Littlestone RNLI remembers three crew lost 130 years ago today
Today we remember the Littlestone crew lost on March 9 1891 for their determination and courage while attempting to saves lives in the tremendous storms of that day.
A severe gale was blowing through the English Channel. Coastguards and local fishermen were already dealing with a wreck at Dengemarsh in the West Bay and had managed to save eight of the crew already using a rocket line fired from a Lyle Gun to shoot a line across the wreck.
A more serious incident was taking place at No2 Coastguard Station at Lade. Two schooners Echo and Hugh Barclay had been sighted in trouble during a severe snow blizzard.
The eleven-strong crew of the Littlestone Lifeboat Sandal Magna, who were all coastguards, were alerted and in the terrible weather conditions knew they had a difficult task ahead of them but there was no lack of volunteers.
On the first attempt to launch the lifeboat was swept back ashore by the huge waves as though it was a toy boat. The second attempt was no better with the seas boiling and massive waves crashing onto the beach. The launchers pushed on.
On the fourth attempt the launchers managed to get the Sandal Magna afloat but after a short while the boat capsized in heavy seas throwing Coastguard Bennett from the boat. She righted herself quickly and Bennett was grabbed fast by his crew mates and hauled aboard.
Another huge wave crashed into the boat and this time swept out William O’Ryan who was rapidly swept out of sight of the others.
The Coxswain, Coastguard Clifton could no longer control the boat and the crew hung on for their lives. The next wave hit them hard and again, overturned the lifeboat which swept them all into the unforgiving seas.
Three of the courageous coastguards who were crewing the lifeboat drowned. William O’Ryan, Samuel Hart and Thomas Sullivan-chief boatman in charge of the station.
Unaware that things had gone badly the launch crew, last sighting the lifeboat on course to rescue, went to the station for shelter from the appalling weather so it was quite a while before the full extent of the tragedy was known.
The three lifeboat men were laid to rest in New Romney churchyard and the gravestones can still be visited to this day.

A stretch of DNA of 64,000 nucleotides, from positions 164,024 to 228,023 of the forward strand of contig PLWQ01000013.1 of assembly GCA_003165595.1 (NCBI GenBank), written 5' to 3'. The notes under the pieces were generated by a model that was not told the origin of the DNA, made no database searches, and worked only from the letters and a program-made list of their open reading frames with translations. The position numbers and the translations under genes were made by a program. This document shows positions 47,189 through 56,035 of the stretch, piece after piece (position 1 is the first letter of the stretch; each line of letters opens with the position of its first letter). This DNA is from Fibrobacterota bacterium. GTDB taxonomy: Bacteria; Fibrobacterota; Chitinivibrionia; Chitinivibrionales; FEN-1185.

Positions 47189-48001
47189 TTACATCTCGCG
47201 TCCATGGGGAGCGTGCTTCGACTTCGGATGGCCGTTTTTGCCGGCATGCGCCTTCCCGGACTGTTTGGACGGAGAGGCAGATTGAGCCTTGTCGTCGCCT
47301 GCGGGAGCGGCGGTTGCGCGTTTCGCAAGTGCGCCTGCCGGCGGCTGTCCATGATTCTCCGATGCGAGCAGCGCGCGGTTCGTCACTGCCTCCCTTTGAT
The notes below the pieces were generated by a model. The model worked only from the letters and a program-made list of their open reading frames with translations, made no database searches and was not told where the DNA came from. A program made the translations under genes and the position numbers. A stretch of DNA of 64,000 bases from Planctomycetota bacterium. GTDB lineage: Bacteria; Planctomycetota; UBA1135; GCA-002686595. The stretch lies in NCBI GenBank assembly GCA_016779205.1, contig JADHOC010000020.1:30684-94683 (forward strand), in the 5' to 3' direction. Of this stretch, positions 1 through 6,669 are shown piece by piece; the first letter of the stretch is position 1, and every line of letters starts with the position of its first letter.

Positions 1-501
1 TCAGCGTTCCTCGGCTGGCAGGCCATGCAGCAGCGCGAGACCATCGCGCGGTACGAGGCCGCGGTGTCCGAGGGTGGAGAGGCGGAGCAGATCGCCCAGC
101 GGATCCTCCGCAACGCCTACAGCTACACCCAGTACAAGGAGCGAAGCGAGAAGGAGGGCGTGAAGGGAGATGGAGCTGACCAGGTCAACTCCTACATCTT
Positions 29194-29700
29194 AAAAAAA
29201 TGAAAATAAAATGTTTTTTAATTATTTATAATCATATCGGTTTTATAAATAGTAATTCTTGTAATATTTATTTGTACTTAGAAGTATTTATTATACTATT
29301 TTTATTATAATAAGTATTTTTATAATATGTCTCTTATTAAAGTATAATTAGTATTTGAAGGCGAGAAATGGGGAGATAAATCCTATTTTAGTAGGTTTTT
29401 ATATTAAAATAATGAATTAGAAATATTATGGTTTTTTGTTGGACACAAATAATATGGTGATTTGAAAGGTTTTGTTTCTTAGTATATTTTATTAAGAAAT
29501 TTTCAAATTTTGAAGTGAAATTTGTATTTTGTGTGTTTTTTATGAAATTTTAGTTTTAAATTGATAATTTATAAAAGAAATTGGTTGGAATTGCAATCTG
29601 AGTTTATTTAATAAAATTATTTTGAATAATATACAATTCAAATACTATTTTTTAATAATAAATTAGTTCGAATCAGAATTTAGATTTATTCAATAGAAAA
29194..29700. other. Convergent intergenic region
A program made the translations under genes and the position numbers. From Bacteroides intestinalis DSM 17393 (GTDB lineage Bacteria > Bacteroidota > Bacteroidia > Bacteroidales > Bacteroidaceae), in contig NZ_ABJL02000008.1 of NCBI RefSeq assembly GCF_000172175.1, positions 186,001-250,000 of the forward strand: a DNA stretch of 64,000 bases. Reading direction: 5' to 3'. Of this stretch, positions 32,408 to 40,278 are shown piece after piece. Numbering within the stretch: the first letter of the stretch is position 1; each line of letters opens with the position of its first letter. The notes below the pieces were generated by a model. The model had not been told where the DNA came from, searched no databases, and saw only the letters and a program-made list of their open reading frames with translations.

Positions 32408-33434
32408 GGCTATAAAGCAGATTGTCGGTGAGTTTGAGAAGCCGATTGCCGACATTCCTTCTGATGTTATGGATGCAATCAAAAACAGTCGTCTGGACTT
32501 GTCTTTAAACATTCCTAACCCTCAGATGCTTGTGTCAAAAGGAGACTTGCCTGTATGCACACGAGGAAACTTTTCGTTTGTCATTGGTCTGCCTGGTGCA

The remainder of the crew were Coxswain Clifton, 2nd Coxswain Walker and Coastguards Horton, Bennett, Furber, Guy, Jackson and Cowell.
The Mayors of Lydd and New Romney with their respective corporations presented the crew of the Sandal Magna with a certificate recognising their heroic efforts to save lives at sea.
William Furber, one of those who survived the tragedy, was appointed second coxswain in 1895 and coxswain the following year. He served in that role for nearly fourteen years. He went on to celebrate his 100th birthday on the 16th July 1949.
Each year volunteers from Littlestone Lifeboat Station honour those who died that day during the Remembrance service on 11 November.
130 years on the volunteer crew at Littlestone RNLI, today operating an Atlantic 85 lifeboat, continue to dedicate their time to saving lives at sea off the Kent coast.
Edward Carpenter – Wrecks and Rescues off the Romney Marsh Coast
R J Piddock – The Sandal Magna and her Noble Men
RNLI Media Contacts:
Gavin Munnings, Lifeboat Press Officer, Littlestone Lifeboat Station (07568) 719991 email@example.com
Paul Dunt, RNLI Regional Media Officer (07785) 296252 firstname.lastname@example.org
Key facts about the RNLI
The RNLI charity saves lives at sea. Its volunteers provide a 24-hour search and rescue service around the United Kingdom and Republic of Ireland coasts. The RNLI operates over 238 lifeboat stations in the UK and Ireland and, in a normal year, more than 240 lifeguard units on beaches around the UK and Channel Islands. The RNLI is independent of Coastguard and government and depends on voluntary donations and legacies to maintain its rescue service. Since the RNLI was founded in 1824, its lifeboat crews and lifeguards have saved over 142,700 lives.